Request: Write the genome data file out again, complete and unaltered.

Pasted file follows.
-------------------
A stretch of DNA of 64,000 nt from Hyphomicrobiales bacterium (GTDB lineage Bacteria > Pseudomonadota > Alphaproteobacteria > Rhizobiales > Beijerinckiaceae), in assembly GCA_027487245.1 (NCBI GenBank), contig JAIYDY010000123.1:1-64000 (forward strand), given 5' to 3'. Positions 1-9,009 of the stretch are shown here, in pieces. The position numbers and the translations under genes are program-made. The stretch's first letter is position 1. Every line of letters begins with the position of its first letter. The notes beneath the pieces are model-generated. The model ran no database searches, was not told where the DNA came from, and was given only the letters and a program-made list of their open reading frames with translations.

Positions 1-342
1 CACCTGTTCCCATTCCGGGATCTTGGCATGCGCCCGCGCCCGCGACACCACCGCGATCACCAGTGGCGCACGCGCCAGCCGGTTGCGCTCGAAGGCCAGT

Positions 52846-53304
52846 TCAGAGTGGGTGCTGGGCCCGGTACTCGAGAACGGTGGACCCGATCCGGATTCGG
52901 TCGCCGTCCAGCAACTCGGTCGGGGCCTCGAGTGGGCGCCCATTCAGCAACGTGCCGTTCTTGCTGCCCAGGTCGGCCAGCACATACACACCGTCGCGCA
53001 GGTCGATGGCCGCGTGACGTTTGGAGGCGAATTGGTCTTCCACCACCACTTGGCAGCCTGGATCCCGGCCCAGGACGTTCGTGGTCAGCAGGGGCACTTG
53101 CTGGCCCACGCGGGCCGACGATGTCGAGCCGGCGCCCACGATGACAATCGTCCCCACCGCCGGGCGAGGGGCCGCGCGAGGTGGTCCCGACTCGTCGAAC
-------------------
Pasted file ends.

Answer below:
A stretch of DNA of 64,000 nt from Hyphomicrobiales bacterium (GTDB lineage Bacteria > Pseudomonadota > Alphaproteobacteria > Rhizobiales > Beijerinckiaceae), in assembly GCA_027487245.1 (NCBI GenBank), contig JAIYDY010000123.1:1-64000 (forward strand), given 5' to 3'. Positions 1-9,009 of the stretch are shown here, in pieces. The position numbers and the translations under genes are program-made. The stretch's first letter is position 1. Every line of letters begins with the position of its first letter. The notes beneath the pieces are model-generated. The model ran no database searches, was not told where the DNA came from, and was given only the letters and a program-made list of their open reading frames with translations.

Positions 1-342
1 CACCTGTTCCCATTCCGGGATCTTGGCATGCGCCCGCGCCCGCGACACCACCGCGATCACCAGTGGCGCACGCGCCAGCCGGTTGCGCTCGAAGGCCAGT

Positions 52846-53304
52846 TCAGAGTGGGTGCTGGGCCCGGTACTCGAGAACGGTGGACCCGATCCGGATTCGG
52901 TCGCCGTCCAGCAACTCGGTCGGGGCCTCGAGTGGGCGCCCATTCAGCAACGTGCCGTTCTTGCTGCCCAGGTCGGCCAGCACATACACACCGTCGCGCA
53001 GGTCGATGGCCGCGTGACGTTTGGAGGCGAATTGGTCTTCCACCACCACTTGGCAGCCTGGATCCCGGCCCAGGACGTTCGTGGTCAGCAGGGGCACTTG
53101 CTGGCCCACGCGGGCCGACGATGTCGAGCCGGCGCCCACGATGACAATCGTCCCCACCGCCGGGCGAGGGGCCGCGCGAGGTGGTCCCGACTCGTCGAAC